July 11, 2014 — The Texas Center for Proton Therapy received its new cyclotron this month, and the center is expected to treat its first patients in early 2016. The center is a collaboration of Texas Oncology, the US Oncology Network and McKesson Specialty Health.
The new cyclotron is the only second-generation proton therapy technology in Texas and is the centerpiece of the Irving-Las Colinas facility. The cyclotron, a magnet-packed particle accelerator, creates protons that travel up to two-thirds the speed of light through a 143-foot beamline – nearly half the length of a football field – to the patient’s tumor with pinpoint accuracy.
The therapy is especially beneficial for treating cancers requiring extreme precision such as tumors in the brain, eye, spine, head and neck, as well as pediatric patients. The beam’s exceptional accuracy minimizes side effects and damage to surrounding healthy tissue and enables patients to maintain their quality of life during and after treatment.
“Texas Oncology is excited to bring this remarkable technology to the area to help create more cancer survivors. The size and weight of the cyclotron belie the precision that this form of radiation treatment delivers in destroying cancer cells,” said Steven Paulson, M.D., chairman and president of Texas Oncology. “The proton therapy center reaffirms our commitment to create more hope for cancer patients by adding leading-edge technology to complement the existing array of advanced cancer treatment choices for the 119,000 Texans that will be diagnosed with cancer this year.”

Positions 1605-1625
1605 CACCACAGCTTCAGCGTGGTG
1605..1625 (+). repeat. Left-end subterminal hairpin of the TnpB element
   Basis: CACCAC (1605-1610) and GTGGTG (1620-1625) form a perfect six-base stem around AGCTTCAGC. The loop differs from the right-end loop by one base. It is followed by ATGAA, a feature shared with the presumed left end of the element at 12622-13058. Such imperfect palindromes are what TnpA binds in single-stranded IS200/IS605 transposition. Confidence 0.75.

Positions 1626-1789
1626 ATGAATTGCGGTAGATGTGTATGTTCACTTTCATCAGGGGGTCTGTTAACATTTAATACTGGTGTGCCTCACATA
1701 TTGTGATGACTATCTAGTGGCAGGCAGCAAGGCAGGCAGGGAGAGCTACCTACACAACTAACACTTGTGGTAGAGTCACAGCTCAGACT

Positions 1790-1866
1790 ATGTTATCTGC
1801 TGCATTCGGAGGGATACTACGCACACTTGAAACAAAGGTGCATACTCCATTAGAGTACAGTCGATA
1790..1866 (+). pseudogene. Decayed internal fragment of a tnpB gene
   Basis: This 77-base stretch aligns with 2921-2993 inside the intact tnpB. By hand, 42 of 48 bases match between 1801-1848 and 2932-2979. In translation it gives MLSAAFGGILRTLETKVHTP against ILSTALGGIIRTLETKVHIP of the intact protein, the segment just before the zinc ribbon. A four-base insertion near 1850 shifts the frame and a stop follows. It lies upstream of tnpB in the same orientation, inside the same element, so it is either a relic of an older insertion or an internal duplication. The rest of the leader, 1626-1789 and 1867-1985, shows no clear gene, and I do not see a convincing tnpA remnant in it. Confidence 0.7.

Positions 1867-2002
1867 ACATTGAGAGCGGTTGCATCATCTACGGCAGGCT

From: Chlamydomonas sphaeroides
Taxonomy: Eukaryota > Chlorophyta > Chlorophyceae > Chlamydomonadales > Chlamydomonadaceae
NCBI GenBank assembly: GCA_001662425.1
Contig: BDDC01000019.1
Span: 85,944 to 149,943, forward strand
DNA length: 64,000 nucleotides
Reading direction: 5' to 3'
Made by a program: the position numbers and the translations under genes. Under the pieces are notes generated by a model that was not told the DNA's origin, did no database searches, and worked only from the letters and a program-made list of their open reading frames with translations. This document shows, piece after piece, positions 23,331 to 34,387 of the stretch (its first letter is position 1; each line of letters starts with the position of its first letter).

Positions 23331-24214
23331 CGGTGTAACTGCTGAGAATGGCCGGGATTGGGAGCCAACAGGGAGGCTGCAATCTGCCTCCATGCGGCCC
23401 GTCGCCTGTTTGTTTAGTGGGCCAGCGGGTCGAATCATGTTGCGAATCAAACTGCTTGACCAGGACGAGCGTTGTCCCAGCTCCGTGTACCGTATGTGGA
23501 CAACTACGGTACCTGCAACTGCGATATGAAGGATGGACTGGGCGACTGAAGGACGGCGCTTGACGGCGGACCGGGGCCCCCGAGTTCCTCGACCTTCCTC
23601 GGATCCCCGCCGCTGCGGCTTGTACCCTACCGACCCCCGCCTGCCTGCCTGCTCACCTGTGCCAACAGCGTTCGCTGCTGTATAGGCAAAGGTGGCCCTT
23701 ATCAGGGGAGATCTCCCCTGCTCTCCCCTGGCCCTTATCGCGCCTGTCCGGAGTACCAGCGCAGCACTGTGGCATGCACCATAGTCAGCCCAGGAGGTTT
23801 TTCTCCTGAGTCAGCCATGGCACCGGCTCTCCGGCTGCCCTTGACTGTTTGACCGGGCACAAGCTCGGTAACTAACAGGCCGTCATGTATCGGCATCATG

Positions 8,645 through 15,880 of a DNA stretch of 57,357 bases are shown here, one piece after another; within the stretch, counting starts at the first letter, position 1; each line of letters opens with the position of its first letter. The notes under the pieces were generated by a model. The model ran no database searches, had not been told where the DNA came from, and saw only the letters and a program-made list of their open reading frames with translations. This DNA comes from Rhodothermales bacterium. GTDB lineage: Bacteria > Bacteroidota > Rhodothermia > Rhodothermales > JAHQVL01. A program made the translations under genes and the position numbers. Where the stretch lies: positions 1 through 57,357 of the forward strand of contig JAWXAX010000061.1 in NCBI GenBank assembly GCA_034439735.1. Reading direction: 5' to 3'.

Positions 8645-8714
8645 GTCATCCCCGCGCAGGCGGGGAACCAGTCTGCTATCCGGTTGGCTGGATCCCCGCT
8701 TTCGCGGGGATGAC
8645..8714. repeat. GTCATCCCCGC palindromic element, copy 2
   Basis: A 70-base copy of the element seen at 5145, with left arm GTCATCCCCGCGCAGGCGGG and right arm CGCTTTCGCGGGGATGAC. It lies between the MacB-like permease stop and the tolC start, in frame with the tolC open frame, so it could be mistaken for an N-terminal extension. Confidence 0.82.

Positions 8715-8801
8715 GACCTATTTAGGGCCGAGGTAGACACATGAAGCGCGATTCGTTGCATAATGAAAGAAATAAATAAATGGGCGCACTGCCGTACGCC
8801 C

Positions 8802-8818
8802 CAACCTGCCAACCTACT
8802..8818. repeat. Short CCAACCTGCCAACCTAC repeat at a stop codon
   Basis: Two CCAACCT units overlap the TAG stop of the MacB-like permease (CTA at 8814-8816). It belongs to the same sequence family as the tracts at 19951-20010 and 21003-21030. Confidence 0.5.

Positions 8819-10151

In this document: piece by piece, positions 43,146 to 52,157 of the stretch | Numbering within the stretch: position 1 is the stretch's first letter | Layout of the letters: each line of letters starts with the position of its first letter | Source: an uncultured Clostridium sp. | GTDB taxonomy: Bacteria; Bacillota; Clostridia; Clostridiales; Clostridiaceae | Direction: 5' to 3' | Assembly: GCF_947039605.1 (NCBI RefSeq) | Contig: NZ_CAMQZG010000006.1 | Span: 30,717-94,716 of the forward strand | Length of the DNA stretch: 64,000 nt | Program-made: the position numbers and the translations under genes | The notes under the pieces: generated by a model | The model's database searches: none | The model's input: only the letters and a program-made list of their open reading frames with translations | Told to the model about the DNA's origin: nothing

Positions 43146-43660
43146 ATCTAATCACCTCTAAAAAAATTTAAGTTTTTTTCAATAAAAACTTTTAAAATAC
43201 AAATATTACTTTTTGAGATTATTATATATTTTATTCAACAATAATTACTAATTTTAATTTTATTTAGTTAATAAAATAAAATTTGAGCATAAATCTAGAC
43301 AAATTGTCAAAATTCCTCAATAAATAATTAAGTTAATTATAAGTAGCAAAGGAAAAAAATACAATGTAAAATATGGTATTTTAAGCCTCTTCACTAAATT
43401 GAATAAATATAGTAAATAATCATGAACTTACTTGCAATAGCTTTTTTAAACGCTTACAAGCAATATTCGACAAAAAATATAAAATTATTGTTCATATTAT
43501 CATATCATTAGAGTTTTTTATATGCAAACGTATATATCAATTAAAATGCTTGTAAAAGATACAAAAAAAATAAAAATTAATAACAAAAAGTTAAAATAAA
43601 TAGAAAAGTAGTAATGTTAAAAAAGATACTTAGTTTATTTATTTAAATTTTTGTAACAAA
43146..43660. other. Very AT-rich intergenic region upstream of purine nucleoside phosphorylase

The arrival of the cyclotron marks the end of a complex, month-long odyssey for the equipment. Manufactured by Ion Beam Applications S.A. in Belgium, the 220-ton cyclotron was shipped in two sections, bolted to the hull of the ship to balance the unusually heavy cargo and to prevent capsizing. After more than 5,000 miles at sea, the cyclotron traveled from the Port of Houston to Irving by land, on two 19-axle trucks via an indirect route due to its massive size and weight. A specialized crane then carefully hoisted it into place in the facility.
“The delivery of the cyclotron is an impressive logistical feat that signifies an important construction milestone. We’re pleased to have completed one more step in bringing this advanced treatment to North Texas,” said Kirk Kaminsky, president of the US Oncology Network and provider services for McKesson Specialty Health.
Although physical construction of the center, with a fixed beam and two isocentric gantry treatment rooms, is more than 80 percent complete, highly technical work will fill the next several months as the advanced technology behind the lifesaving treatment is carefully set, calibrated and tested.
“Physicists and engineers from IBA and Texas Oncology physicists will be on site to manage the meticulous calibration and testing of the proton beam equipment,” said Gary Barlow, director of the Texas Center for Proton Therapy. “What makes this therapy so effective is its extraordinary precision in targeting the proton beams on the tumor. To do that, we have to calibrate the machine to submillimeter accuracy.”
For more information: www.texascenterforprotontherapy.com